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How Can I Become a Treasurer?

Research what it takes to become a treasurer. Learn about education requirements, certification and job duties to find out if this is the career for you.

What Is a Treasurer?

Treasurers create budgets for organizations and supervise investments for various companies. One of their primary responsibilities is to help their organization reach its financial goals. Treasurers help raise capital as an organization grows and expands, as well as create financial plans if mergers or other acquisitions occur. These professionals produce, analyze and closely monitor a variety of financial reports and statements. They must ensure that all financial matters within the organization comply with government regulations. Treasurers typically make financial recommendations to managers or company executives. Some treasurers may supervise other financial employees and work as a team. Take a look at the table below to see if this profession is a good fit for you.

Degree Required Bachelor's degree for entry level; master's degree desired by most employers
Education Field of Study Finance, economics, business administration
Key Responsibilities Create short-term and long-term budgets, monitor assets of an organization, handle investments
Job Growth (2018-2028) 16% (for all financial managers)*
Median Salary (2018) $127,990 (for all financial managers)*

Source: *U.S. Bureau of Labor Statistics

What Kind of Education Do I Need To Be a Treasurer?

The primary duty of a treasurer, or financial manager, is the administration of an organization's finances. You could be formulating and managing short- and long-term budgets, handling investments and monitoring the individual and total assets of an organization. Because this is a considerable responsibility that demands precision, treasurers are generally expected to be highly qualified.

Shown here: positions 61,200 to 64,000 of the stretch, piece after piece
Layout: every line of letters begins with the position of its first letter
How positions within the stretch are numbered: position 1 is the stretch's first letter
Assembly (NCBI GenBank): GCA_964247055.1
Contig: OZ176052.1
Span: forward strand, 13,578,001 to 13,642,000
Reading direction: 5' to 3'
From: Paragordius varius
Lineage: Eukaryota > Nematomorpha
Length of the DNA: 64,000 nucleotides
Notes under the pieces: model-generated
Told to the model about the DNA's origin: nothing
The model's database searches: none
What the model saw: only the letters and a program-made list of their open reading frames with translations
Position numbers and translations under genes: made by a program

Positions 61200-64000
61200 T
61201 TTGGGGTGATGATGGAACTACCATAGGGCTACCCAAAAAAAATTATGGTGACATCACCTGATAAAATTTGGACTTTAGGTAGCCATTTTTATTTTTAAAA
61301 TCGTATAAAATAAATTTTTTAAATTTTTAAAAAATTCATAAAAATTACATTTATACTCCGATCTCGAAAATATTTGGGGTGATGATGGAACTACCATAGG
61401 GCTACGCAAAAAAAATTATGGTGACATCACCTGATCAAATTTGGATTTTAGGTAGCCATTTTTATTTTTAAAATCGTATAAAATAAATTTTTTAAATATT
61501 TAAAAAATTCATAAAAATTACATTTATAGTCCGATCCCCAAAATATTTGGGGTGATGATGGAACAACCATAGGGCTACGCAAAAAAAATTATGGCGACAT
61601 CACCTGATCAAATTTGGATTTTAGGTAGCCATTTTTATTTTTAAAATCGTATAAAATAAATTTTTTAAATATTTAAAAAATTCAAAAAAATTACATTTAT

To prepare for a career as a financial manager, you should pursue a bachelor's degree in business, with an emphasis on accounting or economics courses. Your studies in this area will usually include some exposure to general business issues, as well as financially focused statistics, accounting and economics.

However, due to the competitive nature of the field, financial managers frequently go on to post-graduate education. If you're interested in earning an advanced degree, many universities offer programs culminating in a Master of Business Administration (MBA). An MBA is a terminal degree in the field of business that emphasizes management operations and strategies. Additionally, master's degrees in accounting and economics are common in the financial management field.

Do I Have To Be Tested or Licensed?

Financial managers frequently work as accountants. If this is the case, you will need to be certified. This entails passing an exam administered by the American Institute of Certified Public Accountants (AICPA), as well as meeting the individual certification requirements of the state in which you wish to work (www.aicpa.com).

What Kind of Skills Do I Need?

Financial managers perform a critical duty in the operation of an organization and collaborate heavily with other management figures. For this reason, you should have superb communication and interpersonal skills. You should also possess strong mathematical and analytical skills. Finally, handling financial assets is a serious responsibility, and an attention to detail is paramount.

Where Can I Work?

Financial managers are a necessity in a variety of private and public ventures. You may work as an accountant for a large multinational corporation or as the treasurer on the board of a credit union. Branch management for local and national banks may also serve as financial managers. Other opportunities include positions in investment firms, though these are highly competitive.

What Are Some Related Alternative Careers?

Loan officers, insurance underwriters and budget analysts are just a few of the related careers that require a bachelor's degree. Loan officers are responsible for reviewing and making recommendations on the acceptance or denial of loans. They may evaluate loans from individuals or organizations. Insurance underwriters determine the price and coverage of various insurances. They make these determinations based on the terms that are created for the policy. Budget analysts create and manage budgets for a variety of organizations.